If you’ve glanced at the list of films currently playing in the area, I’m certain you’ve realized that, with the exception of the brilliant “Argo” and possibly “Flight” (I haven’t seen it yet.), the choices are sadly unappealing. I loathe found-footage films (“Sinister”) almost as much as I do films dealing with paranormal activity, and I’m not big on animation. Thus because “Flight” (Read about it here next week.) didn’t fit into my schedule, I had to opt for “Here Comes the Boom,” an uninspired comedy that’s virtually devoid of any memorable humor.
Kevin James stars as Scott Voss, a 42-year-old biology teacher who has lost his inspiration for teaching at Wilkinson High School, which is in dire financial straits. Kevin is consistently late for work, and when he arrives at school, he reads the newspaper while his students amuse themselves in his classroom.
In sharp contrast to Kevin is the music teacher, Marty Trieb (Henry Winkler), who is completely in love with his subject and totally devoted to his students. Marty is the happiest when he’s conducting the outstanding student orchestra in his classroom, and Kevin often stops by to watch Marty and enjoy the music.
One day at a faculty and staff meeting, the school principal (Greg Germann) announces the necessity for severe cutbacks in an attempt to keep the school running. Among things that must go are all the extra curricular activities and the music program. Of course this turn of events devastates Marty, and when Kevin questions this decision, he initiates a heated discussion with the principal, who says keeping the music program will cost $48,000.
At his point Kevin goes out on a limb and says that he and his fellow teachers will raise the money. But at the ensuing organizational meeting to discuss fund-raising options, the only people who show up are Kevin, Marty, and Bella Flores (Salma Hayek), the school nurse who spends her days ministering to ill students and refusing to go out with Kevin. When Kevin sees how little support he has in trying to save the music program, he realizes that he’s in big trouble. But help comes from an unexpected place.
It just so happens that Kevin teaches a citizenship class at night, and one of his students is a fellow named Niko (Bas Rutten), who approaches Kevin for some extra help with the course. Kevin agrees and goes to Niko’s house to tutor him, but when he arrives there, he learns that Niko is a retired mixed martial arts (MMA) fighter. While he’s at Niko’s apartment, Kevin watches an Ultimate Fighting Championship bout on television, and he’s stunned when Niko tells him that the loser earns $10,000. Thus, Kevin decides all he has to do is join the UFC, lose five fights, and save Marty’s job.
Niko finally reluctantly agrees to train Kevin, who was a wrestler in college, and the film turns into cheesy variation of “Rocky” against the backdrop of a high school. And that’s appropriate because I doubt that many moviegoers older than 15 will find much to enjoy in this shallow film.
The main fault with the movie is that it fails the primary test of a successful comedy because it just isn’t very funny. Perhaps I need to qualify that by saying I didn’t find much humor in it. One of the scenes at night school is worth a smile, and another one in which Bella gives Kevin a fight lesson is all right, but I thought the most original bit occurred early in the film when Kevin is locked out of the school and has to sneak into his classroom through a window. The explanation he offers the class is pretty clever. But three humorous segments do not make a good comedy.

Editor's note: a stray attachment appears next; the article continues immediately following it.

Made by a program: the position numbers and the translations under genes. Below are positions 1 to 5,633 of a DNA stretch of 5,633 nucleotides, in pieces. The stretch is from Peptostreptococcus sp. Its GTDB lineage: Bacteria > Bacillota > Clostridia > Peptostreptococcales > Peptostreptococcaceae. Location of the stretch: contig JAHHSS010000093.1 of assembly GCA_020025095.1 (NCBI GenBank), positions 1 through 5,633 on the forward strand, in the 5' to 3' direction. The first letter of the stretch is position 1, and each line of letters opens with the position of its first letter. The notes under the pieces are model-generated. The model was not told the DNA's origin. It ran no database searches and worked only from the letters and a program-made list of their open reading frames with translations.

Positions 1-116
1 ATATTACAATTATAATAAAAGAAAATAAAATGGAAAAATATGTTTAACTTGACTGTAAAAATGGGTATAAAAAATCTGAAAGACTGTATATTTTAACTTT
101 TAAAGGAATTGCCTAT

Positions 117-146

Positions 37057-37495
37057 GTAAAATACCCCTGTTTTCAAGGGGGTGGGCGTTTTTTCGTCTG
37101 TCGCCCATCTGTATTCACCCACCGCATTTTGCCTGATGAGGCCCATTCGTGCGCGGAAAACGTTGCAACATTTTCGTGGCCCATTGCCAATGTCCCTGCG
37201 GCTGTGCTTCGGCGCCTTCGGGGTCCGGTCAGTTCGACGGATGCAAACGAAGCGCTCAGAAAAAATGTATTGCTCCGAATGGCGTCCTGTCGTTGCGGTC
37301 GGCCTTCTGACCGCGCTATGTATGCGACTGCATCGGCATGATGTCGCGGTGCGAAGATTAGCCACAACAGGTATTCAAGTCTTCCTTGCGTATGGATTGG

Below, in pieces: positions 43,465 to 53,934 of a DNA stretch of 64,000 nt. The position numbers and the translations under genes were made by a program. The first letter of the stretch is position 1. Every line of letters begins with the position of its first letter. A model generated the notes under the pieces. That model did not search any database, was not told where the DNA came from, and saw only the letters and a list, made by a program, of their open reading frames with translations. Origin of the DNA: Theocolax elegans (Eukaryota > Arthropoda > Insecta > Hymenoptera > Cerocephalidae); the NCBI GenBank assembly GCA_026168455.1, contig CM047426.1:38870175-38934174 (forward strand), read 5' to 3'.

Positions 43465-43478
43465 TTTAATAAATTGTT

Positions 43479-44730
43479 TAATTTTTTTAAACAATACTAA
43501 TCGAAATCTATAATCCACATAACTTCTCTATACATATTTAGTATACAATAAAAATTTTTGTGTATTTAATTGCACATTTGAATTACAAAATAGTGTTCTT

Those who are fans of slapstick humor may get a chuckle or two out of watching Kevin get the hell beaten and kicked out of him during the fight scenes, but I thought all these segments lacked any real punch. James, who was one of the writers for the film, explained in the production notes why he made MMA the type of fighting in the movie.
“I’ve always been a fan. I became a fan back in 1993 when Bas Rutten was fighting, and I’ve watched every event I could since then. I’ve been able to meet a lot of the fighters. Not only are they great people, but family people, guys you might not expect would be battling it out in a cage or in the Octagon.
“The reason I wanted to do the movie is that I love the sport. I love the athletes. I think it’s great that they can fight, and then, when it’s over, they can hug, be buddies, grab a beer. And we came up with a story that I thought went well with that, one that showed how an ordinary guy could fit into that world. All of that inspired me to get into shape so it was believable that I could actually do it. Well, maybe not perfectly believable. We always wanted the movie to be about an ordinary guy who throws himself into an extreme situation. I had to get to the point that I could fight in the Octagon, but also live a normal life and enjoy cheesecake.”
Although the film is an inferior comedy, it is not so bad that it’s unwatchable for two reasons. The first is the presence of Winkler in the role of Marty. I will always have a soft spot in my heart for this guy who made the name of Arthur “Fonzie” Fonzarelli a household word from 1974 to 1984, when “Happy Days” ruled as one of the best sitcoms on television. No matter what part he plays these days, he will always be the “Fonz,” and I really enjoy watching him.
The other thing keeping the movie from being complete waste of time is its humanitarian message about how far a true friend will go to help someone in trouble. As a former teacher, I did like the setting of the high school, and toward its end, the film made a very good point about what teachers can do to inspire and motivate their students.
For these reasons, let’s give “Here Comes the Boom” a final score of five. If you opt to see it, however, don’t pay the full price and don’t expect to get a big bang for your bucks.